A comment here has to be made about the complex judgements. Indian judges are known for their infamous long drawn judgements that can even put Leo Tolstoy to shame! Lawyers and law students themselves do not read judgements in their entirety (in fact, the number of people who do can be counted on one's fingers!) Considering this, the discussion about whether laypersons can read judgements is then out of the question! Indian judges can take a leaf out of the books of the judges of the United Kingdom, where judgements are short, succinct and to the point. The judgement in Anuradha Bhasin is an example of a judgement that begins with the explanation of jurisprudence that goes one way, but the end judgement that goes another. Rather, the Courts can adopt for a method where the actionable part of the judgement – the part containing the core decision – can be made into a short and simple document, while the legal justifications for the same can be in another document (which must also be as short and simple as possible!) Judges and parliamentarians need to be trained specifically to draft in a simplified manner.

    The Parliament and Supreme Court last year made a commendable decision to publish judgements and orders in 9 regional languages, using the benefit of artificial intelligence. Currently, a majority of these documents are published in either English or Hindi, languages that are understood only by certain sections of the population. This idea should also extend to High courts, lower courts (which have always been active when it comes to translation of documents), Parliament and State Governments. Lawyers and law firms must also consider doing this for contracts and documents, particularly in the situation where clients are more comfortable in the regional language. One can take inspiration from the members of tribal communities also decided to take the law into their own hands – and went on to inscribe it on stone! But the two extremes – translating complex legalese into regional languages or drafting simplified documents in English (and Hindi) – neither of them are ideal solutions. A combination of the two has to be done – drafting documents in simple language that is then translated into regional languages.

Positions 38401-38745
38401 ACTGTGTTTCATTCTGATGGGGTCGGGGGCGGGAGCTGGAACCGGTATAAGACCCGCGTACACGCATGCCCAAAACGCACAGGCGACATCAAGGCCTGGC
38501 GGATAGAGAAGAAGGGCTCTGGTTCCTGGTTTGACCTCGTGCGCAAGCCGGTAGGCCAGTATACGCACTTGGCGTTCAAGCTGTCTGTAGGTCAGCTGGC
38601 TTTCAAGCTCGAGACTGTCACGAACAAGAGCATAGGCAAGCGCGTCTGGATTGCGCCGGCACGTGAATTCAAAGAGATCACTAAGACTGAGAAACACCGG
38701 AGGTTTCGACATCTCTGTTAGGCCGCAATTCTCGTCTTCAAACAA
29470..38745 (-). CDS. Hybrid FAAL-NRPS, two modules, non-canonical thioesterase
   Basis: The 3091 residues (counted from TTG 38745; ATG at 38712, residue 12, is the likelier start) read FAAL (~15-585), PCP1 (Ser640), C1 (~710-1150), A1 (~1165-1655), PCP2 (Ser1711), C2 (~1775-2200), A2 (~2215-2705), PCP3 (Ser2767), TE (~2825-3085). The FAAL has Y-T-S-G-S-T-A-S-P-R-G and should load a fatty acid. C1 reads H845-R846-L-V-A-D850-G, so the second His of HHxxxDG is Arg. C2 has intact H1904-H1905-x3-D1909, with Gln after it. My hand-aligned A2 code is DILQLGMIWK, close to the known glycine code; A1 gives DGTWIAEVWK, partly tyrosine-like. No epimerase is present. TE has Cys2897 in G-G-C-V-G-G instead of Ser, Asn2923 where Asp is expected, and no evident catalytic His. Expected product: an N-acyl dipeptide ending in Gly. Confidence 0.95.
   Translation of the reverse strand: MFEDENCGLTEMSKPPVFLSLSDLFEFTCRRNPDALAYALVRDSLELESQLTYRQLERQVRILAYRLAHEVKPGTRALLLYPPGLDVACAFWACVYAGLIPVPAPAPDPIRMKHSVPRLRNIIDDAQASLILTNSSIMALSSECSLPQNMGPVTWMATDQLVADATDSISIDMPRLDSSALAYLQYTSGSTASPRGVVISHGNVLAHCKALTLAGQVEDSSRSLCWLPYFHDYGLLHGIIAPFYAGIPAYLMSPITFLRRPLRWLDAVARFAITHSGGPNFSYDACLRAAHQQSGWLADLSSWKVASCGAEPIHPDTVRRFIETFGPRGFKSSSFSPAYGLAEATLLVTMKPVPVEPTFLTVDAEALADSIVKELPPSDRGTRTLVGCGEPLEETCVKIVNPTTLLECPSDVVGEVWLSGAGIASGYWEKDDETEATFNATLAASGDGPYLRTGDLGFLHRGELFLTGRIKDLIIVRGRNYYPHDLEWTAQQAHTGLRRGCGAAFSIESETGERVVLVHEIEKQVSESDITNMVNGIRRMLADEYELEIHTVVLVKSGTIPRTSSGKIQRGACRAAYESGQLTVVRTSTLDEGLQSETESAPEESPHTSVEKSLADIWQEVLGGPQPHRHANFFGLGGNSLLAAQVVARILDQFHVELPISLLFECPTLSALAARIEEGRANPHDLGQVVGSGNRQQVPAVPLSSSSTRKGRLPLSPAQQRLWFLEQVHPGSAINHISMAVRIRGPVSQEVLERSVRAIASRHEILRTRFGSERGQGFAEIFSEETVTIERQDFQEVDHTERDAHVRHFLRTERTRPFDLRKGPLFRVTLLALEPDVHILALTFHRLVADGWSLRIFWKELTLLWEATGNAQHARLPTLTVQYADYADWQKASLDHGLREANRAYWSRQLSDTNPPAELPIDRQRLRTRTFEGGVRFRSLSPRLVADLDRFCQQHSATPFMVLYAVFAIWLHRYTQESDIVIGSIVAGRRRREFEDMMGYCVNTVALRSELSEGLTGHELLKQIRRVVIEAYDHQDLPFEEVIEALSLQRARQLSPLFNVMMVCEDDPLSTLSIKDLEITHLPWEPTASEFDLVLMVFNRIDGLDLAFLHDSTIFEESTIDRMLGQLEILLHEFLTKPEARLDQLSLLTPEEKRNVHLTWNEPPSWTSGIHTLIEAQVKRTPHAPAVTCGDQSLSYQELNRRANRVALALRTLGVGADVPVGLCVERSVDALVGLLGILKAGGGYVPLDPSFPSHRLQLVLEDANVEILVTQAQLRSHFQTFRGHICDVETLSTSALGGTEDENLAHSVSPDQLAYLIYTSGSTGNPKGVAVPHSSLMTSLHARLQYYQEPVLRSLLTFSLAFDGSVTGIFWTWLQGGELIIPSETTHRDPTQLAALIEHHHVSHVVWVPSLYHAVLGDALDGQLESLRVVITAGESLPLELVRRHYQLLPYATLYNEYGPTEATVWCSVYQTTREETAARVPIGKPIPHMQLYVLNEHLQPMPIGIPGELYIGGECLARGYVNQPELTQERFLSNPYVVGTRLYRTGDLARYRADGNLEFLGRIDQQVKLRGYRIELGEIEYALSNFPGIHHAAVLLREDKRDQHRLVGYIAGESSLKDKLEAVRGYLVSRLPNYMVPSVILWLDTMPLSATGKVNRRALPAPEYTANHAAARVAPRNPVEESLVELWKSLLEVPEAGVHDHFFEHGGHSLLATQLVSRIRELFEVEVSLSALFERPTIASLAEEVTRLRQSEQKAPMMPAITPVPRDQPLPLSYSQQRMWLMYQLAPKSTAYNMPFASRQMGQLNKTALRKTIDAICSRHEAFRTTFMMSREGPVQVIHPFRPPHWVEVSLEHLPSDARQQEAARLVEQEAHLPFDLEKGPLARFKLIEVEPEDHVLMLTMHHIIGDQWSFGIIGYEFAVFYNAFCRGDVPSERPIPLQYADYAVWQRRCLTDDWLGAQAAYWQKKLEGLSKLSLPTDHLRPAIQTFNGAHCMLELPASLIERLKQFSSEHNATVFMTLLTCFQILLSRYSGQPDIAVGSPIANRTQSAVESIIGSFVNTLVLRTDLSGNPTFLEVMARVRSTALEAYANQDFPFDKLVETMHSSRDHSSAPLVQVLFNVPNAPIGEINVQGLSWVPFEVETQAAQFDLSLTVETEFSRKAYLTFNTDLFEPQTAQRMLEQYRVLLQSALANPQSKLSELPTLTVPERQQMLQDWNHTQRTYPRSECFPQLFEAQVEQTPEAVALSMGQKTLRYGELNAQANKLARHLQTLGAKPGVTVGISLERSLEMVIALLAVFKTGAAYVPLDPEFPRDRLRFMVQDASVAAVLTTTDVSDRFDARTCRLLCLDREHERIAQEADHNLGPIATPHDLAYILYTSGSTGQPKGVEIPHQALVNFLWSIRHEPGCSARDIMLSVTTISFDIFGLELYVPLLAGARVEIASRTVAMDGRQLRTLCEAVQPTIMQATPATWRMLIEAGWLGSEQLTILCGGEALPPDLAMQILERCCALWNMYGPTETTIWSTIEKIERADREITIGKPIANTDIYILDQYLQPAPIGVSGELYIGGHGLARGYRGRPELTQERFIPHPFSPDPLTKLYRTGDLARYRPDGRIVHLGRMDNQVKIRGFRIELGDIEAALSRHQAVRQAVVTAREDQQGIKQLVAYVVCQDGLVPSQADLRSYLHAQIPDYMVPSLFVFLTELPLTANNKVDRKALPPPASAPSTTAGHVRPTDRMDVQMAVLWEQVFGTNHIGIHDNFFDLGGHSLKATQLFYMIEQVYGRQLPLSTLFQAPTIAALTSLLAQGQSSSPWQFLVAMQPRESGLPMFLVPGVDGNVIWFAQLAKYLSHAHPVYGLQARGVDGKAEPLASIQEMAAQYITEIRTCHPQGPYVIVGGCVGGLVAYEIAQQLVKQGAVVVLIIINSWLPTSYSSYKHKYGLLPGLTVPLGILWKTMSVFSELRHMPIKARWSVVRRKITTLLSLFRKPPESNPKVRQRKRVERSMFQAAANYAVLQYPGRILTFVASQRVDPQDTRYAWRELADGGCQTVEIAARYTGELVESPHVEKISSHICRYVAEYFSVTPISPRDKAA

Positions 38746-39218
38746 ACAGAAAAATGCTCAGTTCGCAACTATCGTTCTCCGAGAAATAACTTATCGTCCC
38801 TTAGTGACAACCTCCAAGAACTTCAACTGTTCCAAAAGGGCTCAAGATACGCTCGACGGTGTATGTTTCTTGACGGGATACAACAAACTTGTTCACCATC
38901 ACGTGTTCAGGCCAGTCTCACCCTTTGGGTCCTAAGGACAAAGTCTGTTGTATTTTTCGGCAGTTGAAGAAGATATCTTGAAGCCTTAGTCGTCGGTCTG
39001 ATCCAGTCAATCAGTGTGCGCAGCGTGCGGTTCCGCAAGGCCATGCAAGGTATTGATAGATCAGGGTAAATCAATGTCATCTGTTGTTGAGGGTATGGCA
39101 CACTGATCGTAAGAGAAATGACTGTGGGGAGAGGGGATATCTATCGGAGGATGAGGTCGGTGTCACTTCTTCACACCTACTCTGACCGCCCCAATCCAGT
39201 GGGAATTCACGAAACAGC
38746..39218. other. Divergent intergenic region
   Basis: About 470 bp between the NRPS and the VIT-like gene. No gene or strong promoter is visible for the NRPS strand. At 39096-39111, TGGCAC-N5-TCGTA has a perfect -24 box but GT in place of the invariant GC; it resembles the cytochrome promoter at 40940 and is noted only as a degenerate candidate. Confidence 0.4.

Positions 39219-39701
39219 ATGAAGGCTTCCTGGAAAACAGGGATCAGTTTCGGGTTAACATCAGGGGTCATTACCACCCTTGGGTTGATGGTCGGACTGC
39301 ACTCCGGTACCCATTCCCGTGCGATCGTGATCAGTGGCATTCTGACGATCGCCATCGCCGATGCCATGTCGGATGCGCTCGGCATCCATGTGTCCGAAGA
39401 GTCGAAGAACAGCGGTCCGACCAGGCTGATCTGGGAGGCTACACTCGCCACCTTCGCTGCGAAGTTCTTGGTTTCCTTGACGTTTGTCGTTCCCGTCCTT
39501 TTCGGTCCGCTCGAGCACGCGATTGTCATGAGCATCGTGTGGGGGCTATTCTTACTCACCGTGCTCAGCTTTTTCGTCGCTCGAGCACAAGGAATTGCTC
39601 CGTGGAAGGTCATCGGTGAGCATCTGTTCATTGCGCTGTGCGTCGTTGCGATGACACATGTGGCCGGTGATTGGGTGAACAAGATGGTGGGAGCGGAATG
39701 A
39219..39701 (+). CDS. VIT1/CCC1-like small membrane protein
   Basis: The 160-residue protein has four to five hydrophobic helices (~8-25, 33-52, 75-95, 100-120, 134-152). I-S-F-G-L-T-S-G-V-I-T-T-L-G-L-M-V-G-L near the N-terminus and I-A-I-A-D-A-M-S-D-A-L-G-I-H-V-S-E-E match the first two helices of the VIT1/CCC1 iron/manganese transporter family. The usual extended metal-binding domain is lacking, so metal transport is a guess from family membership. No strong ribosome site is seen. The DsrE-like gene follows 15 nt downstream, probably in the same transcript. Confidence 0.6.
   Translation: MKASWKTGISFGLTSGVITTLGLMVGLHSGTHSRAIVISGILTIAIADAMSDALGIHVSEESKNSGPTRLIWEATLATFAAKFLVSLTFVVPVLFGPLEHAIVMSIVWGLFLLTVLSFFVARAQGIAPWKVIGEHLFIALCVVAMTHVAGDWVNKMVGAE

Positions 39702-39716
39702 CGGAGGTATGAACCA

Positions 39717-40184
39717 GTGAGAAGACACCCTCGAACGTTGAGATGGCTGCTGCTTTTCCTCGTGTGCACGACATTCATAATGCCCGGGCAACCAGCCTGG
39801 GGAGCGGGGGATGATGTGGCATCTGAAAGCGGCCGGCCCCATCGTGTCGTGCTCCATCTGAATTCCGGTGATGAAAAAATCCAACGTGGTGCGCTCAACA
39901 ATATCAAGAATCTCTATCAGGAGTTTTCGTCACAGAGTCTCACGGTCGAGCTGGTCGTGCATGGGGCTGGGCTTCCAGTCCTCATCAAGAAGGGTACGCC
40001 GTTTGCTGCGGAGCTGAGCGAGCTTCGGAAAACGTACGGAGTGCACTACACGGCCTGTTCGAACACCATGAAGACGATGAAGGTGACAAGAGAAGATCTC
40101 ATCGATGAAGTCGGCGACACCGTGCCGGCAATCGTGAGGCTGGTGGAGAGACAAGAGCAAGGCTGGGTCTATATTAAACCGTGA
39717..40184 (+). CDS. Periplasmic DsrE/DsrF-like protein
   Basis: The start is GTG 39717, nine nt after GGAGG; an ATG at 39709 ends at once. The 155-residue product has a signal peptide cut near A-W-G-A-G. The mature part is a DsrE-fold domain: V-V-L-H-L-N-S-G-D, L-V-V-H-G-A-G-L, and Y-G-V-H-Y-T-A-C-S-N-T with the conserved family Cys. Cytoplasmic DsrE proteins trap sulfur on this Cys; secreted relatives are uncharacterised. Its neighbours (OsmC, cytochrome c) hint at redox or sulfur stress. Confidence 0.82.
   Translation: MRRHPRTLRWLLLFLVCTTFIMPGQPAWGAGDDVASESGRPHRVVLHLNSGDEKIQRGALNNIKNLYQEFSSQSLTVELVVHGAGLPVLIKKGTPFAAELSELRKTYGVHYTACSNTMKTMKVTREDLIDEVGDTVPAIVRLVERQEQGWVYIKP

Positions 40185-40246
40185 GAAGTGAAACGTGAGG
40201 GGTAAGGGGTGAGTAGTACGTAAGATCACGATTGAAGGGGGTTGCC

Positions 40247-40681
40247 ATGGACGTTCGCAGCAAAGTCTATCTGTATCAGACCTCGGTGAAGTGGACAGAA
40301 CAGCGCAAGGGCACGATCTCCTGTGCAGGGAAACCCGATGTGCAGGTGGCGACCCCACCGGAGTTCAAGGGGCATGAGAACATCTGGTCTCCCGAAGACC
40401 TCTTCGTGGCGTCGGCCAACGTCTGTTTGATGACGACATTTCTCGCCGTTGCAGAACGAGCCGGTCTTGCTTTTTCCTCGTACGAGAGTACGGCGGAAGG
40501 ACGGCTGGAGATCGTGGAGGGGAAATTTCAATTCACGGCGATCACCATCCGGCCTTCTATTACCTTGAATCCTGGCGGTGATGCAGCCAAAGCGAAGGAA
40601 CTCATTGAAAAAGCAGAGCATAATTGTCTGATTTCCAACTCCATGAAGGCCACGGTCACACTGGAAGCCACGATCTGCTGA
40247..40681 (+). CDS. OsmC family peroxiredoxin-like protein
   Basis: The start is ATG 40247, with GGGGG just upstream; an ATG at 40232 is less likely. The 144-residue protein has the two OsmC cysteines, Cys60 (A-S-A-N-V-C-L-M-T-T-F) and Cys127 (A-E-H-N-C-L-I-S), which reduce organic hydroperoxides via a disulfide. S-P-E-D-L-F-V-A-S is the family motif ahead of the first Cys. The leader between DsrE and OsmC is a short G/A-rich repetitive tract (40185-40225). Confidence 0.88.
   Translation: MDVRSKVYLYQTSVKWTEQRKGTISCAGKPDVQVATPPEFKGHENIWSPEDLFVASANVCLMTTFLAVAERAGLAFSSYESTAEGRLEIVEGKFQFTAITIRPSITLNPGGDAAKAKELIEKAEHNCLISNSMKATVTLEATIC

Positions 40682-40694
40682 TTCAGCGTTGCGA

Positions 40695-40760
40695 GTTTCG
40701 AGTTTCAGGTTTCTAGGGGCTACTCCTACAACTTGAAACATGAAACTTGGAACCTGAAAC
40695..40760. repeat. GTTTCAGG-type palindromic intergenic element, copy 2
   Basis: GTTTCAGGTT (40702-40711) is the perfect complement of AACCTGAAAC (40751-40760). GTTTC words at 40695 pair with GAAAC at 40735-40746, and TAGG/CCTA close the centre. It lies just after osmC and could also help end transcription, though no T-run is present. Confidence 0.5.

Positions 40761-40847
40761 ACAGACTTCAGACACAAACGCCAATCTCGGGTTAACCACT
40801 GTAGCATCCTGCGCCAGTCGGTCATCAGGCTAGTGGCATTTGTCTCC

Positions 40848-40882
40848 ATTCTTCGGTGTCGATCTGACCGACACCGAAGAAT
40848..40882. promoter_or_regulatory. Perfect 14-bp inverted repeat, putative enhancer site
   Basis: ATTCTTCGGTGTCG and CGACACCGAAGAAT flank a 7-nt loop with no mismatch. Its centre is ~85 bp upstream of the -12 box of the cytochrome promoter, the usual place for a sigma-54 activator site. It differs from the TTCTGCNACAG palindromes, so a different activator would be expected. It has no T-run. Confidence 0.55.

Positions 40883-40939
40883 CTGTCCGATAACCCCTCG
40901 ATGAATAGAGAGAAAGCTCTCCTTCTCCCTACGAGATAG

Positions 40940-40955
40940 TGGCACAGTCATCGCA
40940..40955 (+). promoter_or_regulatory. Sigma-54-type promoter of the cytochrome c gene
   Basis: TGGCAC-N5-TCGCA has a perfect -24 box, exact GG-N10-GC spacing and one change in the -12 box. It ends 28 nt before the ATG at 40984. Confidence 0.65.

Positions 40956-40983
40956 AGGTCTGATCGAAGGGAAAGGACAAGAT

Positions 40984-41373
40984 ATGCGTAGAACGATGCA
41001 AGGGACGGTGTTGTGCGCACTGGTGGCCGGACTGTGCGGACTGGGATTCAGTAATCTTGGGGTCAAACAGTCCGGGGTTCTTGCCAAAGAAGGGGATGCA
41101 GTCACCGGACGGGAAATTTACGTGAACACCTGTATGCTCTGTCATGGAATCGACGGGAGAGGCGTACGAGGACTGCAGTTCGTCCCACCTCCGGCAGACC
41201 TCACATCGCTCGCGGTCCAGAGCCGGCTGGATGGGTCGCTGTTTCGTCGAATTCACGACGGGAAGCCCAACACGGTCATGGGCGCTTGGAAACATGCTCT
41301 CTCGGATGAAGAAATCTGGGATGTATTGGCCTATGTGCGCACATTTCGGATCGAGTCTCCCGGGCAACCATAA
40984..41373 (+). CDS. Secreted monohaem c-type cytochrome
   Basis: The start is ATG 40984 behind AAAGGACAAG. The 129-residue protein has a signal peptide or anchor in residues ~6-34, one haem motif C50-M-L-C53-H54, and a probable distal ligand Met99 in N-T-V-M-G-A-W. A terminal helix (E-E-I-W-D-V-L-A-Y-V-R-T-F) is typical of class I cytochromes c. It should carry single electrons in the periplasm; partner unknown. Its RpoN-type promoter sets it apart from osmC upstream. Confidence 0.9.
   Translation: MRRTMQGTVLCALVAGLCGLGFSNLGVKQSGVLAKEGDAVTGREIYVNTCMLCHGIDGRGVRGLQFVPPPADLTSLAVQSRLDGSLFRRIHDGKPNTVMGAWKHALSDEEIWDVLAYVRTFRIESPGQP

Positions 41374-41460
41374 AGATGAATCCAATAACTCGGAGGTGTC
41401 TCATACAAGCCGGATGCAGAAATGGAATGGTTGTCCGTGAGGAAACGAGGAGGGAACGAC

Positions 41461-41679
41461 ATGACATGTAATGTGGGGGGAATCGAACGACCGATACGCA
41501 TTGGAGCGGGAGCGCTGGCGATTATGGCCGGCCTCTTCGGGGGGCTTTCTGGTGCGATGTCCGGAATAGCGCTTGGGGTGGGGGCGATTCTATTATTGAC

And as long as we're talking about access to the law, we must remember that this movement, no matter how well intentioned, is limited in its stakeholder scope. A large number of people in India are illiterate and are differently abled. They have equal stake in the rights-claim process. Rather than depending on the sources that give only one side of the story (like WhatsApp forwards or newspaper pieces), the Government must make efforts to include them in the fold of pre-consultation process and also with the final documents. Just like the AI techniques used for the translation of judgements, the Government can also adopt techniques like the making of videos and audio that are accessible and easy to understand.

    Organizations have dedicated themselves to the effort of simplifying(like Nyaaya and PRS Legislative Research) and translating the law (like Socio Legal Literary). While it is important to acknowledge these initiatives, it cannot be denied there these efforts are few and far between. Additionally, there have been reports of problems of the quality of translations. People are still unaware of the existence of these resources, and as a consequence, the law itself.

    Law schools must consider re-routing their efforts. Learning to make actual use of the law is just as important as reading it. Right now, law students are just made to unquestionably remember legal provisions and judgements. Rather than that, exercises like simplifying existing legal provisions and judgements must be introduced as a practical aspect of the subject. Internships can be spent taking part in the translation and simplification process. The Government can also organize committees and volunteers to do these tasks. Training programs can be conducted so that non-lawyers can also help in bringing the law closer to the public.

    Of course, all of this is easier said than done. They are time and cost intensive processes that force the system to move out of its comfort zone. Scholars have doubted the plain language movement because the lack of proof public interest in these processes. This is a wrong assumption to make. Governance is a two way process. When the law is made available to people, they will actively take part in the law making process.